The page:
The term profile resume isn’t really used anymore as objectives have gone by the wayside and including a professional summary on your resume is common practice.

Resume profiles are helpful for most job applicants and can be included in any resume layout.

A resume with a profile or summary works best for:

  • Professionals with extensive experience to sum up your experience to the hiring manager quickly
  • Professionals with limited work experience to help you highlight relevant skills for the position

A tailored, or targeted, resume is customized to specifically highlight your experience and skills related to the job for which you are applying. It also uses keywords from the job posting throughout the resume.

Any of the other resume formats can, and should be, tailored to the job you are applying for.

This resume format says, “This is exactly what I can do for you,” instead of, “Look at all the stuff I have ever done.”

Tailored resumes are becoming more popular with the increase in the number of resumes companies receive.

Because of the increasing numbers of resumes companies receive, more and more are relying on an ATS, which searches your resume for keywords. 

When your resume gets to a human, they only want to see the information relevant to the role they are filling so they can make a quick decision.

While it takes more time and effort to write a tailored resume than a generic resume, it’s definitely worth the effort.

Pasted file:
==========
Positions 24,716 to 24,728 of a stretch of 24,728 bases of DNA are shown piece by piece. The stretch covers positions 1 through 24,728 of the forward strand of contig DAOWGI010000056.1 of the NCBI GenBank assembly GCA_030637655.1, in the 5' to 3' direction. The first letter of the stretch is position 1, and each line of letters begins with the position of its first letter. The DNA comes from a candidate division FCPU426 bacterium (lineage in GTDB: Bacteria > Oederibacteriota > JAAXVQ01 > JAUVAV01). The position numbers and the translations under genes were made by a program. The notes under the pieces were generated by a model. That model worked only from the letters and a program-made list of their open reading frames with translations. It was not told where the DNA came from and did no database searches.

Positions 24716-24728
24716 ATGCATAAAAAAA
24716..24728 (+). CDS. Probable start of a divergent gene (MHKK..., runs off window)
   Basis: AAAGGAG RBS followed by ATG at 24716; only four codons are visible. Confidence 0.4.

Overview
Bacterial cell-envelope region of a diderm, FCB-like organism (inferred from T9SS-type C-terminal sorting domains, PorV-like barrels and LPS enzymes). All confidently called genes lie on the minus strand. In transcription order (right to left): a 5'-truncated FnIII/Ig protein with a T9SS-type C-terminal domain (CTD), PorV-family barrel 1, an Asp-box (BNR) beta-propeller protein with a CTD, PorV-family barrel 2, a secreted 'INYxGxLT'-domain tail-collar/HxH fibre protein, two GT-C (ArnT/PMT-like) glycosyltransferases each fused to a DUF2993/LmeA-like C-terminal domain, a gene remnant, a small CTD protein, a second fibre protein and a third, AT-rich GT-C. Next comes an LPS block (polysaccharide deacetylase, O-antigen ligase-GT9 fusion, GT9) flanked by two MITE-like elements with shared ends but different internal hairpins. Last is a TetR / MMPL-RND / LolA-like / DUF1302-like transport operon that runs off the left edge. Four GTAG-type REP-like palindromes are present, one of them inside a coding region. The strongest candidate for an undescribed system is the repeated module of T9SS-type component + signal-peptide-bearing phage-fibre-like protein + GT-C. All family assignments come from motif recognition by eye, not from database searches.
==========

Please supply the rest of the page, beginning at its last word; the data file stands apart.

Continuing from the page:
A tailored resume works best for:

  • Eliminating information that only somewhat applies to the job you want
  • Being honest with yourself about the job you should be applying for
  • Getting practice in presenting yourself to employers and recruiters
  • Applicant Tracking Systems (ATS)

Key Takeaways

There are several formats you can use for your resume.

Choose the best one for your background and career goals:

  • A chronological (or reverse chronological) resume focuses on your work history.
  • A functional (or skills-based) resume focuses on your skills.
  • A combination (or hybrid) resume combines your skills and work history.
  • An infographic (or networking) resume is great for in-person or digital networking.
  • A mini resume fits your key information on a business card-sized document.
  • A profile resume includes a resume summary (or professional summary).
  • A tailored (or targeted) resume is customized to a specific job.

Were you able to find the best resume format for your situation?

If not, we provide more details about selecting the best resume for you here. If you'd rather have a professional take care of it for you, we'd be happy to help! Contact us to see what we can do for you!